Work-Life Policies for the Twenty-First Century Economy

Tuesday, June 10, 2008 | Margy's Blog & Updates

In a new report released this week, The Mobility Agenda finds that the U.S. economy, workplace, workforce, and labor market have changed radically in the last 50 years, yet public and private policies have not kept up with these changes.

In the report, the authors review the evidence regarding work-life conflicts, the economic case for policy initiatives, and effectiveness of the policy options. 

“No single policy will meet all needs, which is why we recommend a menu of policy solutions to address changes in workforce, living arrangements, and society,” explains Margy Waller, Executive Director of The Mobility Agenda. The authors, Heather Boushey, Layla Moughari, Sarah Sattelmeyer, and Margy Waller present a clear explanation of the policy options and make specific recommendations for decision-makers.

For more information and to see the full report and abstract, please visit www.mobilityagenda.org/worklife

Memo to Congress: The Labor Market has Changed! Paid Leave is a Necessity

Friday, April 18, 2008 | Margy's Blog & Updates

Here’s an update from The Mobility Agenda’s Senior Research Associate Sarah Sattelmeyer and Executive Director Margy Waller, coauthors of a forthcoming report on work-life policies for the United States

A work-life policy expansion for federal employees is running into some trouble as it moves through Congress, according to today’s Washington Post:

Yesterday, Rep. Kenny Marchant (Tex.), the ranking Republican on the federal workforce subcommittee, and Reps. Darrell Issa (R-Calif.) and Jim Jordan (R-Ohio) said that they were concerned about the cost of providing paid parental leave and whether this was the time to grant a new benefit to federal employees.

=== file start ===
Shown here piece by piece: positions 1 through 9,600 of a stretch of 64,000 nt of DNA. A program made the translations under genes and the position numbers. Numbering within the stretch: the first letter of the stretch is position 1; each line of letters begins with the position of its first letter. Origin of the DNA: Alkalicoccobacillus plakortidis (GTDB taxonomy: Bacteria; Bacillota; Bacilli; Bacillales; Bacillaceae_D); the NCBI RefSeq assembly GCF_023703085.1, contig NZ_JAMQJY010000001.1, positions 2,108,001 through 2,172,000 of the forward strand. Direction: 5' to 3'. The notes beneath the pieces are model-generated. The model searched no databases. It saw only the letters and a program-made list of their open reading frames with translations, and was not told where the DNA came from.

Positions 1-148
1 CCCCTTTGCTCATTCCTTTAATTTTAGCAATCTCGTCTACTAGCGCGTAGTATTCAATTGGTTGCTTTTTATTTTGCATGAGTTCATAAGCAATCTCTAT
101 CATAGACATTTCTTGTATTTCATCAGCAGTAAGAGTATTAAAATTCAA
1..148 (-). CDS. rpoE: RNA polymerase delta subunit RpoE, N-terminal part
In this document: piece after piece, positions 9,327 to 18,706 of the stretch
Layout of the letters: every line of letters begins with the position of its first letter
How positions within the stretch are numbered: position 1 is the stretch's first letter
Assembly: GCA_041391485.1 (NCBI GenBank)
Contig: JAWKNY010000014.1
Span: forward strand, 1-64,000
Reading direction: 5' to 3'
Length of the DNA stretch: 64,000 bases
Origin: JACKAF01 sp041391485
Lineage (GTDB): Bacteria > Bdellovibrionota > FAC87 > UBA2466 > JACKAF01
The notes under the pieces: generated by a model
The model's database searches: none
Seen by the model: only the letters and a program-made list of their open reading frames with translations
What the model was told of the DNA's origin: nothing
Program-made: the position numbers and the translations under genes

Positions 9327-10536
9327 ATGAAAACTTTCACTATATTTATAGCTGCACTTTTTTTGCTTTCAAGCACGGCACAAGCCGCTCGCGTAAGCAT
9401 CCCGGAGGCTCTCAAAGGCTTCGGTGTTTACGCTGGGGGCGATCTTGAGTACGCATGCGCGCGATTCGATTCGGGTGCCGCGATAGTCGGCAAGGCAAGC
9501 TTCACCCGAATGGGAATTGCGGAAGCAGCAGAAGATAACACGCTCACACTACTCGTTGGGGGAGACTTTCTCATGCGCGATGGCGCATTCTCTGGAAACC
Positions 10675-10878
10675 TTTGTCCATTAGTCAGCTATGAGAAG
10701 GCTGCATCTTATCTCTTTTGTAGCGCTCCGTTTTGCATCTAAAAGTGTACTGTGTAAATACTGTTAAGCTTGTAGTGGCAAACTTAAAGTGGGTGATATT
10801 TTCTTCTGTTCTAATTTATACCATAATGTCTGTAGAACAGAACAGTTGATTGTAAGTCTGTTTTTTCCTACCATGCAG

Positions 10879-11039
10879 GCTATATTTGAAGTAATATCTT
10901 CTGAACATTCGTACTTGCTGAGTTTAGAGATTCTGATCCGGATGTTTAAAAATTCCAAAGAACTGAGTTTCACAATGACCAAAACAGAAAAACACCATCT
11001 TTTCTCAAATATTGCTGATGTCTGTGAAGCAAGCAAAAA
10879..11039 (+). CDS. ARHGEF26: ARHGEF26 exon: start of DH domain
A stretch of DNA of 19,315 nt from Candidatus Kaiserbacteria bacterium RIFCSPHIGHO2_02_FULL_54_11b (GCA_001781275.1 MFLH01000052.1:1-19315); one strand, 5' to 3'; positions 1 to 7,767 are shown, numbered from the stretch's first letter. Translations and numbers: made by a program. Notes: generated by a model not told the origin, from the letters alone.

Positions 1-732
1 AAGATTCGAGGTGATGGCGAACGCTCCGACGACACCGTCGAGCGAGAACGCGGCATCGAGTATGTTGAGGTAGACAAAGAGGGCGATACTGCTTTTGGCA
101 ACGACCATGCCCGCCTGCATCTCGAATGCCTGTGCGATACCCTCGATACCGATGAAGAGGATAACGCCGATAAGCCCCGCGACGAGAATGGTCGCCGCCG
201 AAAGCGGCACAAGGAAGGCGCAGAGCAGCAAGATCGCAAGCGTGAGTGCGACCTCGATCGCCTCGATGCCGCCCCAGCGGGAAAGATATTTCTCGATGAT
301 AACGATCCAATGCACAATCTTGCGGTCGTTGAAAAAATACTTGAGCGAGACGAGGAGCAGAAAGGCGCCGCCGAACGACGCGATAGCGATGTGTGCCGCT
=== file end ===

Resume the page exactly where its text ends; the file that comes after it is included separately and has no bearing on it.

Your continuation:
Federal employees should not receive increased benefits during an economic slowdown, when companies are cutting back, Issa said. By considering paid parental leave for them, “we are making a statement that we are out of touch,” he said.

Is Representative Issa overlooking some important changes in our economy and labor market:

In her statement yesterday, Maloney thanked Waxman and the subcommittee chairman, Rep. Danny K. Davis (D-Ill.), for moving the bill toward a full committee vote and a floor vote.

The American workplace, she said, has not kept pace with the changing needs of families, especially those that “no longer have a stay-at-home parent to provide care for a new child.”

Outdated family-leave policies, she said, “are a talent drain on the government — they’re an incentive for skilled people to look elsewhere for work at the very time when our government needs them most.”

The Mobility Agenda’s forthcoming report on work-life policy proposals to strengthen the economy and our labor market addresses these issues. Watch for it soon!
 

The 2008 New Jersey Paid Family Leave Bill: Bringing Employers and Employees…Together?

Tuesday, April 08, 2008 | Margy's Blog & Updates

Here’s an update from The Mobility Agenda’s Senior Research Associate, Sarah Sattelmeyer.

Yesterday, the New Jersey Senate approved a (long time in the works!) paid family leave bill, which the Assembly passed in March. Governor Corzine has committed to signing this bill, which will make New Jersey the third state to adopt paid family leave.

For those of you who are not work-life policy junkies like myself, family and medical leave (which differs from paid sick days) can guarantee workers time away from work to recover from a personal health condition, for the birth or adoption of a child, to care for an elderly family member, and/or to incorporate additional longer-term family care needs.

The 1993 federal Family and Medical Leave Act, administered by the US Department of Labor, provides unpaid family and medical leave for some U.S. workers. On the other hand, State Temporary Disability Insurance programs are administered on a state level and offer paid family and medical leave for workers. Employer and employee generally jointly fund these programs.